Sovereignty and Ownership of the Isle of Eigg
Here's an overview of the sovereignty and ownership of the Isle of Eigg.
EIGG FOR SALE;
“A perfectly secluded island of the Old World, the very beautiful island of Eigg.”
“The history of Eigg is, in part, a history of the whole of Scotland. It may not have stood in the mainstream of events but it has caught all the backwash and contributed not a little of its own. Prehistoric man settled Eigg as did the early Christians and Vikings. It provided a base from which the Lords of the Isle rose to power and later came under the aegis of the Clanranald chiefs and was caught up in their piratical clan wars. Men from Eigg supported the Jacobite cause. When it was suppressed, the Clanranalds - their power gone and fortune spent - sold Eigg. During the 19th century, it was owned by a series of extraordinary industrial barons who lavished their money on the island. Today, modem life and taxation have produced a new approach to island-owning and living."
Judy Urquhart writing in Eigg, (Canongate, published 1987).
There have been eight (8) owners of the Isle of Eigg in modern times:
In 1828 the Clanranalds sold Eigg to Dr. Hugh Macpherson for £15,000.
In 1917 it was sold to Sir William Petersen, a Dane.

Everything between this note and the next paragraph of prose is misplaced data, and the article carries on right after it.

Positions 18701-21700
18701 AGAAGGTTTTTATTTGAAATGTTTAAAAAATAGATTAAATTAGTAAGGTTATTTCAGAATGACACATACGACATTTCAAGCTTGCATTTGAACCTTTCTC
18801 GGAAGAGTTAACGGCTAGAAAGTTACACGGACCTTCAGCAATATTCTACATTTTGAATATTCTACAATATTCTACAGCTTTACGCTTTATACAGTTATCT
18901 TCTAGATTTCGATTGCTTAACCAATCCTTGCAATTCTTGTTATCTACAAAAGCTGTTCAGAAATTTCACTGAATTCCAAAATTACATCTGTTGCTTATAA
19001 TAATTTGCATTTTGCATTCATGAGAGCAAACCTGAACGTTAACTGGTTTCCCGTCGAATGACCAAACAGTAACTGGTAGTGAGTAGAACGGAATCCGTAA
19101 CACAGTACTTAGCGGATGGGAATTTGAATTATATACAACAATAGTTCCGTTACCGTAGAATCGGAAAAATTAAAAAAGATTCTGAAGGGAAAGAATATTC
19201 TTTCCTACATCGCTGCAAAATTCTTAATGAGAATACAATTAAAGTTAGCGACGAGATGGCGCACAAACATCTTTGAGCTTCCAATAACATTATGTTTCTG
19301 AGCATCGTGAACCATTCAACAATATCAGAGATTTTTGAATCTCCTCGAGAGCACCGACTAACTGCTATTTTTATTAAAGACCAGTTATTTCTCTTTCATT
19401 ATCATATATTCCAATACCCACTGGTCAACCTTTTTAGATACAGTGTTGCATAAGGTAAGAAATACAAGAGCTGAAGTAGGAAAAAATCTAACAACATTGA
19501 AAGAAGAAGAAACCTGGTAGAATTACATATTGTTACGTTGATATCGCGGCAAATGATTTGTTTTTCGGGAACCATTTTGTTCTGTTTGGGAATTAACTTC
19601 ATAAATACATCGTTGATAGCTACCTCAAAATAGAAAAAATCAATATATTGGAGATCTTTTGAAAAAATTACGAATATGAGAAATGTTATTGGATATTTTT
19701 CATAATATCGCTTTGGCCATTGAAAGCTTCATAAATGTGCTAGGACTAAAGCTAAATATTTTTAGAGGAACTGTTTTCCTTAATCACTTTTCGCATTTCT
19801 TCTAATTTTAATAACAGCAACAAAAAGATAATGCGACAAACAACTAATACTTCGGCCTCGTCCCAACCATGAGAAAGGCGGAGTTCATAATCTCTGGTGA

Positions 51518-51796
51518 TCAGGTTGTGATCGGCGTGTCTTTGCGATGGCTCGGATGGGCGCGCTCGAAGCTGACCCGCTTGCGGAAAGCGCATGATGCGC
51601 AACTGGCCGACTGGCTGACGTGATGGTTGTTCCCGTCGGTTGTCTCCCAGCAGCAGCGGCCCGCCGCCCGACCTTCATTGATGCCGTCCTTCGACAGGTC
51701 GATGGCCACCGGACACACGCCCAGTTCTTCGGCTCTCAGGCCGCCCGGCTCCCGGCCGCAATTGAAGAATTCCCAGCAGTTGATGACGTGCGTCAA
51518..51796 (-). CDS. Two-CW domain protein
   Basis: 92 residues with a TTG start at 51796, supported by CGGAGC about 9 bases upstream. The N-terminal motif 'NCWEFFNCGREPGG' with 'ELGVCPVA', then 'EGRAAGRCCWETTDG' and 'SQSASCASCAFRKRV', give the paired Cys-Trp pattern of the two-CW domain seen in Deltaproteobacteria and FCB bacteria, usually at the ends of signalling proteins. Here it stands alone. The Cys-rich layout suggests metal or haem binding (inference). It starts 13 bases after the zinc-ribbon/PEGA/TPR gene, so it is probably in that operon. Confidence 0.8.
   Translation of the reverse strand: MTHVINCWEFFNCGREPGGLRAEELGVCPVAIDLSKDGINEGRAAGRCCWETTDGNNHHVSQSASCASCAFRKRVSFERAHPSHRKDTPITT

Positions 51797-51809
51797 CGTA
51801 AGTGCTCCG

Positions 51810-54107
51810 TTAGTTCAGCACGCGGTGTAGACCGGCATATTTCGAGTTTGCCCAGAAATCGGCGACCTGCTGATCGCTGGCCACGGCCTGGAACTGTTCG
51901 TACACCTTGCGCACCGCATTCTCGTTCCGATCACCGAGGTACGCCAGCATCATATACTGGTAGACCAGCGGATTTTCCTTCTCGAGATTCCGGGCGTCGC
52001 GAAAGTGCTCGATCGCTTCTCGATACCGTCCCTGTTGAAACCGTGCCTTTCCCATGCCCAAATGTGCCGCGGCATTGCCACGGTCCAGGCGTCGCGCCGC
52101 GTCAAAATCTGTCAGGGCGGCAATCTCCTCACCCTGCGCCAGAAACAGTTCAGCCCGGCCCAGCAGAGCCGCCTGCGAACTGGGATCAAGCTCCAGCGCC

In 1925 Sir Walter Runciman bought it from Petersen’s executors for £15,000. At his death it passed to his son, Sir Steven.
In 1966 Sir Steven Runciman sold it to Captain Robert Evans, a Shropshire landowner for £82,000.
In 1971 he sold it to Bernard Farnhum-Smith for £120,000.
In 1975 Keith Schellenberg bought it for £250,000.
In 1989, after a protracted legal suit with his former wife, he was ordered by the Court of Session to sell it.
In 1997, the year in which Eigg finally came into community ownership
The early focus of The Eigg Trust was to purchase the property, either outright or to participate in a joint purchase with another trust with compatible aims. The trust offered the prospect that when a future visitor asks who owns Eigg, the response, will not be a German factory magnate, English pop star, Swiss banker, Saudi oil sheik, Dutch syndicate, aristocratic heir, racing car driver, insurance company or any other sort of "laird", but simply, "Us ... held in trust for people and nature".
The Edinburgh Review, Edinburgh University Press, No. 88, 1992, pp. 158-162. "internet version from www.AlastairMcIntosh.com"